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Page 61 text:
50 YEARS AGO: ‘THE MOST TALKED ABOUT BOOK’
Bozeman—1933—it was a very unusual yearbook.
The Montanan of that year undoubtedly is the most talked about publication ever to come out of Montana State University.
To put it mildly, the contents put the university in an uproar. The book, produced by David Rivenes, '35; Chris Schlechten, ex '33, and Bill Rider, a nonstudent devoted little to school traditions, social life or athletics, except in the way of humor and ridicule.
Schlechten, a Bozeman photographer before his death, remembered the book very well. He was an accomplished photographer by the time he went to Chicago to major in art. Rivenes, now owner of KYUS-TV in Miles City, was a long time buddy of Schlechtcn's and when Rivenes was named editor of the 1933 Montanan, Schlechten just had to be part of the action.
"We'd talked about it before in high school and he always said if he ever got to be editor, he'd do something to open their eyes,'Schlechten recalled before his death. "The formats, styles and things had always been the same and uniformity wasn't my fettish, then or now.'
The Depression kept Schlechten out of school that year, but it didn't keep him out of the yearbook. Bill Rider, a local high school student, was recruited as the third unofficial staff member. His major job was to pose as Clarence Mjork, a bearded, grubby looing bum who was superimposed in every group picture in the annual. Mjork was shown as everything all students want to be: master of all trades, sports activities and skills; an officer in every group; trainer of the teams; holder of all six editorial positions on the school newspaper, and editor-in-chief of the Montanan.
Schlechten said during the entire time the annual was being prepared no one else knew of the unusual contents. Rivenes appointed his usual staff, but threw out whatever they wrote.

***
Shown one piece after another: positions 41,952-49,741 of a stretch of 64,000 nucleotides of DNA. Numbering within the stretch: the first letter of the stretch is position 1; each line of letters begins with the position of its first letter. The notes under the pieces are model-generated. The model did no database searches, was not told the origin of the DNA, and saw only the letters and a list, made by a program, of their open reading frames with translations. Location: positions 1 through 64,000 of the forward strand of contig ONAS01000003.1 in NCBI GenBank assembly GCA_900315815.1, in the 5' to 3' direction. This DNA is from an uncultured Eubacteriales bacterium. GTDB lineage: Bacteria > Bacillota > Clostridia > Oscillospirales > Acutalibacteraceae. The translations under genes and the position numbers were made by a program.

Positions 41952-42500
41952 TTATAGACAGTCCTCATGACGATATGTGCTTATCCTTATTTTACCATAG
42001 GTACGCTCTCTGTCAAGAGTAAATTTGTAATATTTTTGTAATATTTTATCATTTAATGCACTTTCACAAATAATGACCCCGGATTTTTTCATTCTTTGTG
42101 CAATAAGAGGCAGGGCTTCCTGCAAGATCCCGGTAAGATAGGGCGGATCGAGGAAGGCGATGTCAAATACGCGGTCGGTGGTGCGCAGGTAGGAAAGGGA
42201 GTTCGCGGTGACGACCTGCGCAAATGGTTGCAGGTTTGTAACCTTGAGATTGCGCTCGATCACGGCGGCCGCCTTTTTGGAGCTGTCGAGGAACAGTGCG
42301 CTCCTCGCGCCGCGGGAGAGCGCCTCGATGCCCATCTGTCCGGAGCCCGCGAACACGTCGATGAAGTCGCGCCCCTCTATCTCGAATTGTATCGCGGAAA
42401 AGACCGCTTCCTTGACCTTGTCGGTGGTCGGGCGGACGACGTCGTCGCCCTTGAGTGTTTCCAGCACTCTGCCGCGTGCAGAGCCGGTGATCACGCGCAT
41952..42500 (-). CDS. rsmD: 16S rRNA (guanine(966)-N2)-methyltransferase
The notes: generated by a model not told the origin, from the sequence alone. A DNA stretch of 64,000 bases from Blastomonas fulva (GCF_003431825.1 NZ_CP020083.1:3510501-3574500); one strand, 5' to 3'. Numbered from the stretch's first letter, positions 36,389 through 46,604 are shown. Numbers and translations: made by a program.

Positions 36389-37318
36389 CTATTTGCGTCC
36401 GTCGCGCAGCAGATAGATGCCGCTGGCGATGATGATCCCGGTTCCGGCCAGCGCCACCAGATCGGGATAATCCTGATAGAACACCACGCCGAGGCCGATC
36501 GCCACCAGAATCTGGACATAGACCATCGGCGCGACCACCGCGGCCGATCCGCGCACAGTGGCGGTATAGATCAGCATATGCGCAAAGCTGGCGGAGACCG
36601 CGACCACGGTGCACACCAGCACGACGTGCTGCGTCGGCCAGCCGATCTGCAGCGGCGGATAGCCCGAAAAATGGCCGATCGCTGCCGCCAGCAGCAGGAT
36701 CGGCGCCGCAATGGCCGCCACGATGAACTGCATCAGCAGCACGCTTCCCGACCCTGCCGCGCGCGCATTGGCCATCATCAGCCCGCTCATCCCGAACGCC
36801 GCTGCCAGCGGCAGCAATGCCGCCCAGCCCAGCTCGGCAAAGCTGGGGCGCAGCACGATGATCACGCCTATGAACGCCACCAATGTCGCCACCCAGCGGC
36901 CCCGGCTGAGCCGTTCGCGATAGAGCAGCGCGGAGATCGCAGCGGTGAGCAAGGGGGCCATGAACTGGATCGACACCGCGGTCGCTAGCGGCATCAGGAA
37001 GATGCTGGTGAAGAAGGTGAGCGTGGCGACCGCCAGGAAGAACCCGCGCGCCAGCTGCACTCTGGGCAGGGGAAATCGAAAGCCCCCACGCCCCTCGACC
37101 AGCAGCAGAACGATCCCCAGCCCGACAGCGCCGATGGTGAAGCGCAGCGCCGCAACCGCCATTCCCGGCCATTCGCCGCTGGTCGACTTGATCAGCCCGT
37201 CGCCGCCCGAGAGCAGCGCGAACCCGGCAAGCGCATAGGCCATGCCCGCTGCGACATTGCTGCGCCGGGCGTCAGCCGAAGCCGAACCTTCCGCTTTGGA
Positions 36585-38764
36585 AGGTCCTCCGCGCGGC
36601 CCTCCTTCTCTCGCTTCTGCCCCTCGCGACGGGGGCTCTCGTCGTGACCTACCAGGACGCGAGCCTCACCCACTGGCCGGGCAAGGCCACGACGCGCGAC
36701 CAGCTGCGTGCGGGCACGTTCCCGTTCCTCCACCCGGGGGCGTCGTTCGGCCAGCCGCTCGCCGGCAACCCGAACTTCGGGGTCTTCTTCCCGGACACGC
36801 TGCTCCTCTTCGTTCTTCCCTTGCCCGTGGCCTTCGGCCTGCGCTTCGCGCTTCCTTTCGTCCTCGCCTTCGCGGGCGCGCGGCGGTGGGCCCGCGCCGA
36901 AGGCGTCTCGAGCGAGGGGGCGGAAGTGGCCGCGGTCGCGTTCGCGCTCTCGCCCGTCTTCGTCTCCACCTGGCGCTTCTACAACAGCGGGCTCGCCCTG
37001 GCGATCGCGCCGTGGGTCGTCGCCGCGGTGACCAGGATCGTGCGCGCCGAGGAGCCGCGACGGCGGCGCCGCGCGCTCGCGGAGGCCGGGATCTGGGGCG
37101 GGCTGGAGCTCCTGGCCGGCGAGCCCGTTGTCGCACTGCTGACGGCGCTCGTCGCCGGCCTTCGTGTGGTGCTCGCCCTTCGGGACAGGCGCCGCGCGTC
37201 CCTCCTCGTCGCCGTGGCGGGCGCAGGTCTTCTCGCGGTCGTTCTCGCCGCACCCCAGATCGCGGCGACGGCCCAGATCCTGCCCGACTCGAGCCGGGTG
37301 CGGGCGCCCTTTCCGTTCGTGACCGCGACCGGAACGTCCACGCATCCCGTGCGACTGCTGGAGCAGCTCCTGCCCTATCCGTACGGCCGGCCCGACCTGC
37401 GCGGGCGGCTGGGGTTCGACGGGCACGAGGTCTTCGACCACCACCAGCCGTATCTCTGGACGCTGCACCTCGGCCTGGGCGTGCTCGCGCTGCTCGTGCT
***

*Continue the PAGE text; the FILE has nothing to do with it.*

The first few pages give no clue about what's to come. Rivenes and pals didn't feel they could do much about the formal section with class pictures and administrators.
After all we couldn't louse that up because people had spent S4 for the book and it was mandatory to buy one," Schlechten said.
The guys were into comic magazines that featured college humor.
"It appealed to us and we were looking for a laugh and maybe we were, sophisticated enough that we appreciated that kind of humor,' Schlechten said.
And humor was the theme of the 1933 book.
"It wasn't just spontaneous humor. Sometimes we had to scrape the bottom of the barrel to be consistently funny. Is
surprised that we came up with so many things that actually were funny, and they, sure as hell still are," Schlechten said.
Schlechten knew somethig about layout. So he advised Rivenes the major problem was getting enough copy to fill up the annual. They decided to reprint "The Rover Boys Go To College," which was corn and old hat even in those days, but it filled up the book.
"We all believed no one ever read what was in the yearbook anyway," Schlechten said. "No one is going to read a bunch of whoocy about the fraternities. So we put something in there and if they wanted to read it, fine. We wrote for permission to publish the Rover boys and that took care of that."
Joe Parker, the former editor, was student advisor. Parker didn't have an ink-
ling about what was going on because there had never been any cause for supervision before. The purpose of his position was to see that deadlines were met, and they were.
Since group pictures of clubs were traditional there was no way to ham it up. So Schlechten decided to insert pictures of Clarence Mjork in the pictures. Rider was outfitted in raggedy clothes and a fake beard and photographed in a variety of poses. When they first started with Clarence Mjork, a name thought up because of the many Bjorks attending college at that time, they just inserted his face.
"We soon got smart enough to leave a little space in group pictures for another person," Schlechten said. "We got better and cleverer as we went along."
Because they were poor, Schlechten
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